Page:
There have been a lot of sudden changes since last writing, family members leaving, others returning, new situations. The upheavals have been positive but it is the speed at which they happened that put me in a spin, it has taken about 6 weeks to find my equilibrium and adapt. Feelings associated with chaos in early life have been released, grieving has taken place, there has been negotiation and listening to others and self to smooth the transition.
I live in a very quiet tiny hamlet in a hidden valley, the house next door has been empty for a year but 6 weeks ago I was awoken one morning by crashing, banging and the loudness of men’s voices. The builders had come to renovate the property. The influx of shouting, radios blaring, banging, hammering, drilling and sawing shattered the silence. There was no escape in the house as the builders were at the front, the back and on the roof. The windows were open in the heat and my sanctuary where I would normally find peace to process feelings no longer existed. It also made it impossible to work in the studio. There was only one thing for it: to get out of the house and walk.
My other escape was to attend Festival at the Edge at Aldeberg Lake near Whitchurch in Shropshire, I first went to the festival about 8 years ago when I was well and working as a community artist, learning how to be a storyteller and incorporating it into literacy work in schools and participatory art projects. Returning after so long was therapeutic, the site was beautiful, the festival was calm and quiet, the stories poignant and funny. It was like a homecoming, I had forgotten how much I loved listening to stories and how welcoming the storytelling community is. So, the builders did bring me a gift because without them I wouldn’t have gone. The stories enabled me to drop down into a deeper part of myself that I normally access through making, a way through the portal into the imaginary world. On the strength of this, I am off to Oxford Storytelling Festival in late August.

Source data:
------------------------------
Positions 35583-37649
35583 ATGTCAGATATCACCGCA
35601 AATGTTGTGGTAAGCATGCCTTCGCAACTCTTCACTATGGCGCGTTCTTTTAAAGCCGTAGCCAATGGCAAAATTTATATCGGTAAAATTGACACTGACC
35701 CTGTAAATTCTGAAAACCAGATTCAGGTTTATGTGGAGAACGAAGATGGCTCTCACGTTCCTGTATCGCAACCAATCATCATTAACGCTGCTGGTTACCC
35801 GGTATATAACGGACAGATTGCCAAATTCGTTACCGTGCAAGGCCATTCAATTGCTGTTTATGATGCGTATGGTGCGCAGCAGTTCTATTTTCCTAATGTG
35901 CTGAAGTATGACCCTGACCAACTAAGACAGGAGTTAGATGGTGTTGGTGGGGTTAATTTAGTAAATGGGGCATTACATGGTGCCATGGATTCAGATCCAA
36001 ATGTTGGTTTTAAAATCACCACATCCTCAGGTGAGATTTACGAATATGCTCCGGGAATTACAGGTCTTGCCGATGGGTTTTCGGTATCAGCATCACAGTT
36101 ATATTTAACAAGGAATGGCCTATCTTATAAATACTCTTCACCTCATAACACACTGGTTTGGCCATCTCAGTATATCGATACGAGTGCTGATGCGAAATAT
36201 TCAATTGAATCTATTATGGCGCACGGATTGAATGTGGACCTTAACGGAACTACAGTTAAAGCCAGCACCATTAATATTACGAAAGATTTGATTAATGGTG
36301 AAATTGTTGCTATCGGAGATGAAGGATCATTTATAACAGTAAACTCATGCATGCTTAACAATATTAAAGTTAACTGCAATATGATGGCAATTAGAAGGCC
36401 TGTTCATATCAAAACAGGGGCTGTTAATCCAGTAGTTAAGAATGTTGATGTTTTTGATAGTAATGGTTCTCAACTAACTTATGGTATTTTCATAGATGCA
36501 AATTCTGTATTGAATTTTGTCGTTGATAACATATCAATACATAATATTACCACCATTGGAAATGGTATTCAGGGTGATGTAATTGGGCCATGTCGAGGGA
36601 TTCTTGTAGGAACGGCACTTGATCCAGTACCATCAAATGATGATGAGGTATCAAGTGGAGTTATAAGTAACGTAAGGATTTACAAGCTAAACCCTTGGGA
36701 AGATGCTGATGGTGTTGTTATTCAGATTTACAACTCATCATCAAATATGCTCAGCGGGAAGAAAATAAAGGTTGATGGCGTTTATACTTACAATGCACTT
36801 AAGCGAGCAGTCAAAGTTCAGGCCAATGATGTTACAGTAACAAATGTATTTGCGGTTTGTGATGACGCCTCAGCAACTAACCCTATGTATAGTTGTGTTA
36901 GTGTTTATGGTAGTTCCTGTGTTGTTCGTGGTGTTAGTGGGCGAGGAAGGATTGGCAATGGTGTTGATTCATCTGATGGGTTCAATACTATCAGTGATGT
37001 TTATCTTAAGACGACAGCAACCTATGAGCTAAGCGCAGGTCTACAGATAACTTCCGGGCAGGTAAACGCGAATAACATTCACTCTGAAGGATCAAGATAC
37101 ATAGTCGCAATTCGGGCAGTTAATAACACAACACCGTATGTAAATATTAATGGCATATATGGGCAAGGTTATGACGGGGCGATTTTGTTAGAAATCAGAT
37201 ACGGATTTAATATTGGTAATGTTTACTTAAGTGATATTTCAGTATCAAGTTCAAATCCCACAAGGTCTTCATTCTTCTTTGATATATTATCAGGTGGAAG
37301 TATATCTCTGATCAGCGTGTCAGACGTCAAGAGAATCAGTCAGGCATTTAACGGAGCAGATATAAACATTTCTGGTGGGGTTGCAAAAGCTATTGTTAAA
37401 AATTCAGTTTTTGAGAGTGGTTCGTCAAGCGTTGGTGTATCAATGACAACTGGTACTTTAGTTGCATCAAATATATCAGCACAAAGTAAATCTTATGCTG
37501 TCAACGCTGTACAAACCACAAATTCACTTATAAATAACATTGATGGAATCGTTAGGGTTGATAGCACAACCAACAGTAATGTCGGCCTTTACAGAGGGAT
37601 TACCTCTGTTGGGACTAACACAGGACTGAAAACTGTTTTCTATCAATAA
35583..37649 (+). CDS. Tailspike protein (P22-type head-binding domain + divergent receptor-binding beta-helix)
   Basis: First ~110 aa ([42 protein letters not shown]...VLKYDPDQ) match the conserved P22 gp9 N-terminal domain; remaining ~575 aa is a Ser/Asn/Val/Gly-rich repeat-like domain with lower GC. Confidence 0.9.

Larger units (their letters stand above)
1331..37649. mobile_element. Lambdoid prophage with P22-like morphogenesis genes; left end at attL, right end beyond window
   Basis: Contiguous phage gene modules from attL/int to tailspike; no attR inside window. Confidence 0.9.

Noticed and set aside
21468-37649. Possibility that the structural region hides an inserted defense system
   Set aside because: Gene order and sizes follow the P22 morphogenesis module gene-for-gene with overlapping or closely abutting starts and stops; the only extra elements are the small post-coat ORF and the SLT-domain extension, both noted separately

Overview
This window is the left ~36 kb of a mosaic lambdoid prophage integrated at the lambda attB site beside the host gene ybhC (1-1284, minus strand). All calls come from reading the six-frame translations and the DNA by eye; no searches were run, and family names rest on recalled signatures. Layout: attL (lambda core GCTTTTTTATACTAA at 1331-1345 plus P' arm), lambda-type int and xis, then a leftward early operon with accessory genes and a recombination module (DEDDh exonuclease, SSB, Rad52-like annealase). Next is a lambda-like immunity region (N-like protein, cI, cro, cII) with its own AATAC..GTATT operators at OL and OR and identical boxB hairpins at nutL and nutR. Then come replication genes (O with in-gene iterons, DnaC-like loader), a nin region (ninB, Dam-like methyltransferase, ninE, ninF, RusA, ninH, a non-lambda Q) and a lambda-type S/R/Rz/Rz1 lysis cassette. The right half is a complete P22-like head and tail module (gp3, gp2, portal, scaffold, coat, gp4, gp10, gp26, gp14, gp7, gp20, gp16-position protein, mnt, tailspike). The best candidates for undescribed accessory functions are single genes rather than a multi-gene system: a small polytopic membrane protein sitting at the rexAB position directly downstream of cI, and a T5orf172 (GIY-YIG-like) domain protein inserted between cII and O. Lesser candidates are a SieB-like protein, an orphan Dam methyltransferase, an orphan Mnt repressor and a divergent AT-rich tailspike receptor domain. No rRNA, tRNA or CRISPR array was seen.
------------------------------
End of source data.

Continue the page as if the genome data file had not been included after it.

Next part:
Meanwhile, just before all the chaos of family shifts and builders ensued I was working on the next quilt for Todmorden Open Studios. It was one of those seredipity quilts, an unplanned gem that took shape all on its own. I had been trying to mix fabric paint for printing, I had made stencils from the burnt out caravan and as I mixed the paint I used a piece of cloth to wipe my mixing brush. Here is an image of the cloth before I added more paint
This is how it ended up after I had added machine and hand stitch and some binding. It is about A3 size.
Here is a close up of the quilt.
These are images of print experiments:
Now that it is quiet again, its time to get back into the studio at last!